High UK train travel costs have long been a driver of inequality. The result is regional variations in access to work and educational opportunities. This challenge will reassert itself and stifle economic recovery as we progress toward life with the pandemic under control in the months ahead.
The pandemic has seen workers and students avoiding public transport and working from home. As they contemplate returning to offices and universities, the resumption of meeting high travel costs, for a significant proportion, makes pursuit of work and study unviable, resulting in deepening inequality.
Example: A specialist nurse living in Southampton, wishing to commute by train to a London hospital, would currently pay £6200/year for travel, approximately 20% of take-home pay. They are likely to decide that working where their skills are most needed, is not viable. The same nurse might contemplate moving to London but property prices in London are well over 200% higher than in Southampton. Again, they are likely to decide that living in London is not viable.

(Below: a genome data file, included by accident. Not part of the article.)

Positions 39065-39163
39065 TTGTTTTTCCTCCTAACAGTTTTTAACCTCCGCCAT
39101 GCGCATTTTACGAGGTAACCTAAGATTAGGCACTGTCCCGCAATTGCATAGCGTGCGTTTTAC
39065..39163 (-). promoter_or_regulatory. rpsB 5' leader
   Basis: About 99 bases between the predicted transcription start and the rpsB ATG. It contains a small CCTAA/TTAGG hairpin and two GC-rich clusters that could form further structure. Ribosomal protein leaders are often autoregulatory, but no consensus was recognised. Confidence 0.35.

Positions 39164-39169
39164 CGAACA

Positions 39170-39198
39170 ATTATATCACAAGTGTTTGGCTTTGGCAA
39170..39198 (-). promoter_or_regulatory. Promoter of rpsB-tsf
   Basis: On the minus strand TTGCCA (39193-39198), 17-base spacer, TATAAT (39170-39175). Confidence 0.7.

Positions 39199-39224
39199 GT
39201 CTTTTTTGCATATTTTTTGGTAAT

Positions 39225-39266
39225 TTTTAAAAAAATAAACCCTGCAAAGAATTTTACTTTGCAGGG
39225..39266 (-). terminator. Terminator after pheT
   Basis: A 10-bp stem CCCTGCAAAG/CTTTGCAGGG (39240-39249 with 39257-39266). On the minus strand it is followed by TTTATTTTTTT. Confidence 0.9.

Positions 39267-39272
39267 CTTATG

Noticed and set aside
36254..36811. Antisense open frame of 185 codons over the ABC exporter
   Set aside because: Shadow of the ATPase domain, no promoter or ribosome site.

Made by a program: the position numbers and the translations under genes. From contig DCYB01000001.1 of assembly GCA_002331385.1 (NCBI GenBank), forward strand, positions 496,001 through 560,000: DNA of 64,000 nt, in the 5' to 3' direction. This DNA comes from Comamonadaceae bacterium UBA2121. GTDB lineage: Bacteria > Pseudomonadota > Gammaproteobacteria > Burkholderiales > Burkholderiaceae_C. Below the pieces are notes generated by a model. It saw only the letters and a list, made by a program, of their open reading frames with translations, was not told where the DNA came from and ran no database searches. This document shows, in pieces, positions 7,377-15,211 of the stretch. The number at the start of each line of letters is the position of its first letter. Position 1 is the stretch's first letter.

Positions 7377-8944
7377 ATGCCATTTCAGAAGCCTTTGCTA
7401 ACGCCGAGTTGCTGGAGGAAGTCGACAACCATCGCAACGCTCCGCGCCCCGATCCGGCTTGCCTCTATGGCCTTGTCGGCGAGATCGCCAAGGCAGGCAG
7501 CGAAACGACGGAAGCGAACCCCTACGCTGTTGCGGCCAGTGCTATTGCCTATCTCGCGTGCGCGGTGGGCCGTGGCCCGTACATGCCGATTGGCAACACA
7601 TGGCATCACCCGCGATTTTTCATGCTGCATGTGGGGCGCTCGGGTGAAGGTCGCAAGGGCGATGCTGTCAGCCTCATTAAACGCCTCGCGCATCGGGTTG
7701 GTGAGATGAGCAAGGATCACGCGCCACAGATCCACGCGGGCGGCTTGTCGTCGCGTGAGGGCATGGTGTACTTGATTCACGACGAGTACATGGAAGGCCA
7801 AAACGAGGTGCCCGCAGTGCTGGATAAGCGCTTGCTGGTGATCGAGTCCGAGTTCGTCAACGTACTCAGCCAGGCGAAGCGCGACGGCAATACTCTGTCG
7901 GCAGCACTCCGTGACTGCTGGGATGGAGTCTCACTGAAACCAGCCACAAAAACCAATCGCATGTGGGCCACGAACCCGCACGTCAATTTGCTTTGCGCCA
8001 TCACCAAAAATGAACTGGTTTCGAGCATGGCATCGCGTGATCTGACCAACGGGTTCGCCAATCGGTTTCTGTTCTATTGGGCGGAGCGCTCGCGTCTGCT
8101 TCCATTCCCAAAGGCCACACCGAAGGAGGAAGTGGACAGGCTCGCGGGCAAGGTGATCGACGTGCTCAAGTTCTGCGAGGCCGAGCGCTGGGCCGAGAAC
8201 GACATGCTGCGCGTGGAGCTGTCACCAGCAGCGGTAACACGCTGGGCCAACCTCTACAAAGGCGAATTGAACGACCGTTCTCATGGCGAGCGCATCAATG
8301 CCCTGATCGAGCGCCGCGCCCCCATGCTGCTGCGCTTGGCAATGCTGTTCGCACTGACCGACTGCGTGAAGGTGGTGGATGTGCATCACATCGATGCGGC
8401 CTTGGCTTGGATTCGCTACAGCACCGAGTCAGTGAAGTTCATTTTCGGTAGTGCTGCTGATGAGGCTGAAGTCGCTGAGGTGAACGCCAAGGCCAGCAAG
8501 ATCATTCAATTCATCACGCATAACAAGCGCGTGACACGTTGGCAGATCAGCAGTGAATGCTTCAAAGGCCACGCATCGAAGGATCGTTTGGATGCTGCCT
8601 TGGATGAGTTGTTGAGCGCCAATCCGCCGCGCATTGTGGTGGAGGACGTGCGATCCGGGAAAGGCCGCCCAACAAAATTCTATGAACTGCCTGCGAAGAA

The same problem applies for most workers in the UK earning average salaries. It applies to those seeking education far from home who cannot afford to move but wish to access learning to improve prospects.
High travel costs within and between UK regions disincentive travel for work and study. The consequence is ever increasing property prices in city centres which exclude the lower paid. These centres of prosperity persistently diverge from regional locations where workers and students cannot access the work and study which would benefit themselves and the economy.
This challenge requires a nation-wide approach to eradicate endemic obstacles to travel, which inhibit innovation & growth, and currently mean that the government’s strategy of “levelling up” is destined to fail as the country works to recover from the effects of COVID-19.
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